Many people spend their whole lives earning income, investing their money, and purchasing property to make sure that they have accumulated enough wealth to take care of themselves and their families. As we get older, many of us start thinking about passing on some or all of our most valuable assets to loved ones after we pass away. A will can be used to divide up your estate after a death.
Before you start listing your assets and beneficiaries, you will need to name an executor for your estate. This executor will have the bulk of the responsibilities when it comes to managing your estate after your death and making sure that your property is distributed in accordance with your wishes.
Named executor should meet legal requirements
Many people select a close friend or relative to serve as their executor, but a corporate executor is also an option if it is more practical to do so. Before you make your choice, you should make sure they meet the following legal criteria to serve as an executor under Florida law:
- At least 18 years old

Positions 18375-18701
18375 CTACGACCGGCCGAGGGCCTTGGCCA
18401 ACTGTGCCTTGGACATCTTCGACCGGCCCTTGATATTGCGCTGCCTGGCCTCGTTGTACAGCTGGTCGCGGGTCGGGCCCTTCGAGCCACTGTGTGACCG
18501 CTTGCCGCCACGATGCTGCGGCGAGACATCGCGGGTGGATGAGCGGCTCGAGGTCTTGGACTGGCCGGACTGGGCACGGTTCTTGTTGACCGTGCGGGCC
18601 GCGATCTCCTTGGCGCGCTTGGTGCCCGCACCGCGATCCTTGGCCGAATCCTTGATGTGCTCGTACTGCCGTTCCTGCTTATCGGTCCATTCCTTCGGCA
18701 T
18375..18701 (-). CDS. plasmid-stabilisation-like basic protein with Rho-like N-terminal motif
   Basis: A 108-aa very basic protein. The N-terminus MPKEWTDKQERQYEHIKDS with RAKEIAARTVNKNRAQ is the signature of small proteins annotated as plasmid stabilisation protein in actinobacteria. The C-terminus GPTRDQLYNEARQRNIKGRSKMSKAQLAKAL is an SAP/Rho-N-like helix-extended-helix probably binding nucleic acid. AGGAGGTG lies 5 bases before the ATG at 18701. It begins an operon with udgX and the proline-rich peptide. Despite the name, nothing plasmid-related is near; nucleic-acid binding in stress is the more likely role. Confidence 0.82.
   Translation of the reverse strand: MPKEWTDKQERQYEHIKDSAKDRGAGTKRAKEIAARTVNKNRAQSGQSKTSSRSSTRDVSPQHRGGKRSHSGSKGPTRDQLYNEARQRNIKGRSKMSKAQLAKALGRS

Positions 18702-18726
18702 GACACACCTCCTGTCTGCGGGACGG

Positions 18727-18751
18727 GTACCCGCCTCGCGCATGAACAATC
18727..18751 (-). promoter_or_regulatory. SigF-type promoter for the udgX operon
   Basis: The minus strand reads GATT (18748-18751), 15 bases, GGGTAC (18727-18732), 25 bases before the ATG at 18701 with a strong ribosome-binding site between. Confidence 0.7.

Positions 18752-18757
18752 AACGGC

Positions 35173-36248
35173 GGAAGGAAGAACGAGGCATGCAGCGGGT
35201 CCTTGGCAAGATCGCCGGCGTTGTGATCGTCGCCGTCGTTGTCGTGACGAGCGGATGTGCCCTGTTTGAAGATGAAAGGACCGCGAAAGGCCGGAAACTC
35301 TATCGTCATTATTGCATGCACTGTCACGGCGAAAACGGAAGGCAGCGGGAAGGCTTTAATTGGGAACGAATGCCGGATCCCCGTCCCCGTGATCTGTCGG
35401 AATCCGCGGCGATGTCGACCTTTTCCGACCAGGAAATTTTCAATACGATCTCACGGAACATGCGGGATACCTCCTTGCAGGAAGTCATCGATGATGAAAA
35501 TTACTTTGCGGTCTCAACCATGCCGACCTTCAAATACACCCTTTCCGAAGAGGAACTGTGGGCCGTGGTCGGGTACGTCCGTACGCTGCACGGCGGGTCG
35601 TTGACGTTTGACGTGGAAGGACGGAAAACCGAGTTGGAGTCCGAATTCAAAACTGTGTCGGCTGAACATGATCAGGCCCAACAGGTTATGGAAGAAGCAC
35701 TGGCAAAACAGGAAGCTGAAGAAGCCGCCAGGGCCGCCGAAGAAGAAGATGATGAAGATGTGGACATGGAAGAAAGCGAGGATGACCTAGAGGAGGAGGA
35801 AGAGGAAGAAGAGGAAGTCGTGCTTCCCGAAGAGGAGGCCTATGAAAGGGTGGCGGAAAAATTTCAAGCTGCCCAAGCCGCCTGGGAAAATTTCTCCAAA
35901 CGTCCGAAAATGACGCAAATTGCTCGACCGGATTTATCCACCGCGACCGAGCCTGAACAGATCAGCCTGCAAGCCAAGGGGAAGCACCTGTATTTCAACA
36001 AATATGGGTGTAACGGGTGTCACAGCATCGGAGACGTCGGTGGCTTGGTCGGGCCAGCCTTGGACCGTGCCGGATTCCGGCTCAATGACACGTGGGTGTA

- Has legal capacity (is mentally and physically able to perform duties)
- Never been convicted of a felony
- Never been convicted of abuse/neglect/exploitation of elderly or disabled adult
In most cases, your executor must be a resident of Florida, but there are exceptions for close relatives who do not live in the state.
Executor you choose should have certain characteristics
As you choose your executor, you should consider who in your life is willing to take on the responsibilities expected of an executor and who is capable of handling these responsibilities.
Choose someone you consider to be trustworthy and organized, and someone you think will honor your wishes. The person does not need to have a full understanding of the probate process, but ideally, the person you choose will be comfortable with many of the tasks that go along with being an executor. The person should be able to review financial documents and should be experienced with interacting with various professionals, including financial advisors and attorneys.
If you need help choosing the right person to administer your estate, consider speaking to a probate and estate administration attorney in your area. Your attorney can advise you on who to choose and make sure your will includes all necessary information.